Variation in colony geometry modulates internal light levels in branching corals, Acropora humilis and Stylophora pistillata

Kaniewska, P., Anthony, K.R.N. and Hoegh-Guldberg, O. (2008) Variation in colony geometry modulates internal light levels in branching corals, Acropora humilis and Stylophora pistillata. Marine Biology, 155 6: 649-660. doi:10.1007/s00227-008-1061-5


Author Kaniewska, P.
Anthony, K.R.N.
Hoegh-Guldberg, O.
Title Variation in colony geometry modulates internal light levels in branching corals, Acropora humilis and Stylophora pistillata
Formatted title
 Variation in colony geometry modulates internal light levels in branching corals, Acropora humilis and Stylophora pistillata
Journal name Marine Biology   Check publisher's open access policy
ISSN 0025-3162
Publication date 2008-11-01
Year available 2008
Sub-type Article (original research)
DOI 10.1007/s00227-008-1061-5
Open Access Status
Volume 155
Issue 6
Start page 649
End page 660
Total pages 12
Place of publication Germany
Publisher Springer
Language eng
Subject C1
960808 Marine Flora, Fauna and Biodiversity
060205 Marine and Estuarine Ecology (incl. Marine Ichthyology)
Abstract Colonial photosynthetic marine organisms often exhibit morphological phenotypic plasticity. Where such plasticity leads to an improved balance between rates of photosynthesis and maintenance costs, it is likely to have adaptive significance. To explore whether such phenotypic plasticity leads to more favourable within-colony irradiance for reef-building branching corals, this relationship was investigated for two coral species Acropora humilis and Stylophora pistillata, along a depth gradient representing light habitats ranging from 500 to 25 mu mol photons m(-2) s(-1), during 2006 at Heron Island, Great Barrier Reef (23.44 degrees S, 151.91 degrees E). In the present study changes in flow- modulated mass transfer co-varied with light as a function of depth. In low-light (deep) habitats, branch spacing (colony openness) in A. humilis and S. pistillata was 40-50% greater than for conspecifics in high-light environments. Also, branches of A. humilis in deep water were 40-60% shorter than in shallow water. Phenotypic changes in these two variables lead to steeper within-colony light attenuation resulting in 38% higher mean internal irradiance (at the tissue surface) in deep colonies compared to shallow colonies. The pattern of branch spacing was similar for S. pistillata, but this species displayed an alternate strategy with respect to branch length: shade adapted deep and cave colonies developed longer and thinner branches, allowing access to higher mass transfer and irradiance. Corals in cave habitats allowed 20% more irradiance compared to colonies found in the deep, and had a 47% greater proportion of irradiance compared to colonies in the shallow high-light environment. Such phenotypic regulation of internal light levels on branch surfaces partly explains the broad light niches of many branching coral species.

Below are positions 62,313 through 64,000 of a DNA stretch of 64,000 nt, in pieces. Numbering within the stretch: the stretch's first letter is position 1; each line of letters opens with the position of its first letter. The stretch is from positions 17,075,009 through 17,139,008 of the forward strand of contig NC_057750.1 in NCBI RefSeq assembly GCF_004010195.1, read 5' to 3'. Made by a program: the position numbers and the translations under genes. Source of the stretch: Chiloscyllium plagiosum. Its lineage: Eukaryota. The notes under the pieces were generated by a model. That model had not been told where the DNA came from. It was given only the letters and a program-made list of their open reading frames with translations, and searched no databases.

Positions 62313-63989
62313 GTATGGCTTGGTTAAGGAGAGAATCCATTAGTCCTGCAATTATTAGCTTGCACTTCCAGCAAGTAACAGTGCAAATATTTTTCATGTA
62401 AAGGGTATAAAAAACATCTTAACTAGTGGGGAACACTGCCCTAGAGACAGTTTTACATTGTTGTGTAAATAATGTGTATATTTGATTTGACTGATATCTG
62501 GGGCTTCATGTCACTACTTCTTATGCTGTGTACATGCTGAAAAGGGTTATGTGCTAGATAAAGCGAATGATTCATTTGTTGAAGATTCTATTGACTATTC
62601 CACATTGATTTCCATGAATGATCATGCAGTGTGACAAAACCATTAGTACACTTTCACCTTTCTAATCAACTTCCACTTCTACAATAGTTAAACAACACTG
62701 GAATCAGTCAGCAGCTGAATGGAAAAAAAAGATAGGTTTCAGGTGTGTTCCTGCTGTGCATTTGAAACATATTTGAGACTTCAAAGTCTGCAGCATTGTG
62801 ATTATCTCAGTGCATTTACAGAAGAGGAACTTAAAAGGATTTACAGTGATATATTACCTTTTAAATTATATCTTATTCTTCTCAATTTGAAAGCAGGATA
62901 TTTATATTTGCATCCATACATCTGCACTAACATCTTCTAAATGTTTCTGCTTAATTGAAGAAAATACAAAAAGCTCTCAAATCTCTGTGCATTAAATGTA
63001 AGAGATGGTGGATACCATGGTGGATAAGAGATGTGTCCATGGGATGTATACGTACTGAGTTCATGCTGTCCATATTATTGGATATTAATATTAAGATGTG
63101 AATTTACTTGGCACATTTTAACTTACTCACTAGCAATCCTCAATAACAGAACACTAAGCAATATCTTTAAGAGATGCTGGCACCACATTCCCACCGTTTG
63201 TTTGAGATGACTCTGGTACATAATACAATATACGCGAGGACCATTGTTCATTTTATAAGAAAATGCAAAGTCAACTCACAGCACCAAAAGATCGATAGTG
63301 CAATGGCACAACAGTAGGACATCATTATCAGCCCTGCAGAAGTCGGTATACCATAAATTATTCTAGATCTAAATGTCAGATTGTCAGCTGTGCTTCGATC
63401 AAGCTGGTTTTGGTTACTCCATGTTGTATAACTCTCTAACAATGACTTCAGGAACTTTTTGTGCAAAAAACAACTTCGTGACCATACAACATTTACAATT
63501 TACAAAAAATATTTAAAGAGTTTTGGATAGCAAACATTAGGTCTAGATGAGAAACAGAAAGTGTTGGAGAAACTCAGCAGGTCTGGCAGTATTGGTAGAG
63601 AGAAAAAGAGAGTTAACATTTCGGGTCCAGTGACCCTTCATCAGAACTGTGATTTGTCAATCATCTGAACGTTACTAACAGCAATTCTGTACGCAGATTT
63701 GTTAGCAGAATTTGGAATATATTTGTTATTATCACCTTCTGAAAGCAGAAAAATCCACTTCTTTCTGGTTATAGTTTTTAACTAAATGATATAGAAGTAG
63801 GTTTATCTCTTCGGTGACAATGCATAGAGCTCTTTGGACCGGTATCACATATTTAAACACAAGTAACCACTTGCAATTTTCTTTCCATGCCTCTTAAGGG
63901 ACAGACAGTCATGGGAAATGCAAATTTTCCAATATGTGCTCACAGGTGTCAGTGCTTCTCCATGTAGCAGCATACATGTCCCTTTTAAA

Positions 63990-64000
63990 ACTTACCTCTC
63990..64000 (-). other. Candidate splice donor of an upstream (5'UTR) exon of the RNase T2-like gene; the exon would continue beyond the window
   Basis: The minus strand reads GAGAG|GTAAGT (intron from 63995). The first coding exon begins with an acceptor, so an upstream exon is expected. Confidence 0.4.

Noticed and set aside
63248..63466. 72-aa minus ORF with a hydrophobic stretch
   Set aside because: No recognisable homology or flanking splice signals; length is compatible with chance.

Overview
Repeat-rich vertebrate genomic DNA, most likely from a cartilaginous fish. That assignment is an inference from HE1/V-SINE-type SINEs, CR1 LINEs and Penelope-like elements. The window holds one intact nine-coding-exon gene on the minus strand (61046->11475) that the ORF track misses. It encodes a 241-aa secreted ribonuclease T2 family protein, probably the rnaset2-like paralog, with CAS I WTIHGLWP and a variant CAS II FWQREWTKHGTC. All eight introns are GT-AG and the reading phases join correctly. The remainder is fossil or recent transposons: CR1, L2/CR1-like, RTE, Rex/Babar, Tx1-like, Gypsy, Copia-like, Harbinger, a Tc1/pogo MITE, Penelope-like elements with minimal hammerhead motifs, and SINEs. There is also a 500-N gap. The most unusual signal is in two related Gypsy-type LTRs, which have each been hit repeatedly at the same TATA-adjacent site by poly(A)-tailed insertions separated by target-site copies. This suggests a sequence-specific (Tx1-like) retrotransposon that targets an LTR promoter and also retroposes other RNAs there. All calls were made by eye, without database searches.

Keyword Marine & Freshwater Biology
Marine & Freshwater Biology
MARINE & FRESHWATER BIOLOGY
Q-Index Code C1
Q-Index Status Confirmed Code
Institutional Status UQ

Document type: Journal Article
Sub-type: Article (original research)
Collections: 2009 Higher Education Research Data Collection
Centre for Marine Studies Publications
 
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Citation counts: TR Web of Science Citation Count  Cited 25 times in Thomson Reuters Web of Science Article | Citations
Scopus Citation Count Cited 28 times in Scopus Article | Citations
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Created: Wed, 15 Apr 2009, 23:52:11 EST by Peter Fogarty on behalf of Centre for Marine Studies